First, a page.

8.  It is well established principle of law that the police or customs authorities are not statutorily prohibited from investigating a case as many times as they choose and can file a fresh challan in the Court as a result of subsequent investigation or events. We have no doubt in our mind that the powers of police to reinvestigate the case or submit subsequent challan are unlimited and there is no law precluded the police from reinvestigation the case, however, the fact that any document, which the prosecution intended to rely upon, should be submitted before the Court through proper and subsequent challan as envisaged under Section 173 of the Cr.P.C. If the law requires something to be done in a specific manner, it should be done as law requires and departure is not permissible. The police or any other investigating agency has no unfettered powers to place a document on record in gross violation of the prescribed manner and, thus, the trial Court has wrongly placed reliance upon the report of chemical expert Ex.P/4-B, which is not an admissible piece of evidence being procured and tendered illegally.
9. Another fact of the case, which needs mention here, is that whether Ex.P/4-B was required to be supplied to the appellant as required under Section 265-C of the Code of Criminal Procedure, 1898 before commencement of trial. The object of Section 265-C of the Cr.P.C. appears to be to meet the vacuum created by the abolition of commitment proceedings and to make available to the accused all the available evidence, which the prosecution have for the unfolding of the true case before the Court. The purpose is that the accused can known before he is sent up to stand trial in a charge punishable with death or imprisonment for life as to what evidence he would have to meet at the trial in order to take up a proper defence plea. The interval of seven days emerged under Section 265-C of the Cr.P.C. is also significant, because it is meant to give the accused sufficient time to study the allegations against him and to prepare his plea in defence. Admittedly and surprisingly, placing on record Ex.P/4-B before the Court by the investigating officer has caused serious prejudice to the appellant. The non-compliance of Sections 173 and 265-C of the Cr.P.C., in peculiar circumstances of the case, has rendered Ex.P/4-B as inadmissible piece of evidence, which cannot be relied upon in any manner.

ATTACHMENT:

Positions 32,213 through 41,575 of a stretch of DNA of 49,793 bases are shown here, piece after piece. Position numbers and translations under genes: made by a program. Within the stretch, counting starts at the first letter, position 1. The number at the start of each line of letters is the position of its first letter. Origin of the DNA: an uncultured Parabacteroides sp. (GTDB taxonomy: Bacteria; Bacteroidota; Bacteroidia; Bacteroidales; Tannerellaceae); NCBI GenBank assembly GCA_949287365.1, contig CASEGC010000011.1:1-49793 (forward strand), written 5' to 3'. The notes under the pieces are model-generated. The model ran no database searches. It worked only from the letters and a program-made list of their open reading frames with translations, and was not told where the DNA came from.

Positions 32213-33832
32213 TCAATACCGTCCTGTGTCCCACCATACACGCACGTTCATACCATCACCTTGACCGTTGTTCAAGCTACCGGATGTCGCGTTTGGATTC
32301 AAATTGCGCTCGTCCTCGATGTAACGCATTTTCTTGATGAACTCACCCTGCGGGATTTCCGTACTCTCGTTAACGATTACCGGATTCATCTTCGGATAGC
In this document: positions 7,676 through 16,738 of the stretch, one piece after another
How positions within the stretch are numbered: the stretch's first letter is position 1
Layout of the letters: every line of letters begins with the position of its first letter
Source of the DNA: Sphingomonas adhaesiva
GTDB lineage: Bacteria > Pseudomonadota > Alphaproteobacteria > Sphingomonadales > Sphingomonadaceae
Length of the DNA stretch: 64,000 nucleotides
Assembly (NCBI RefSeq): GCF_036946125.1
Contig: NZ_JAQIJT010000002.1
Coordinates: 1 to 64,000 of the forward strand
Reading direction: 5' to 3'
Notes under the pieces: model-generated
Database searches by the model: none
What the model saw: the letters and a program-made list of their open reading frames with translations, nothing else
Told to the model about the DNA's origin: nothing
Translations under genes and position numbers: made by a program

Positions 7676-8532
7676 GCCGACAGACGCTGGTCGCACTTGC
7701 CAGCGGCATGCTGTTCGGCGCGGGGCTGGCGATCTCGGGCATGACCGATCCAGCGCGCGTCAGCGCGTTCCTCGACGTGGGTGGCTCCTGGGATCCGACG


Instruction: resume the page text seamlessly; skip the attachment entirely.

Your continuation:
10.  We, after discarding the expert's report Ex.P/4-B, while following the dictum laid down in the judgment-reported in PLD 2004 SC 858, are of the view that the prosecution has proved its case against the appellant only to the extent of 100 grams charas. The appellant is in custody since 13th January, 2008, thus, the conviction and sentence awarded to the appellant be treated as already undergone.
Appeal merits dismissed.
(A.S.)   Appeal dismissed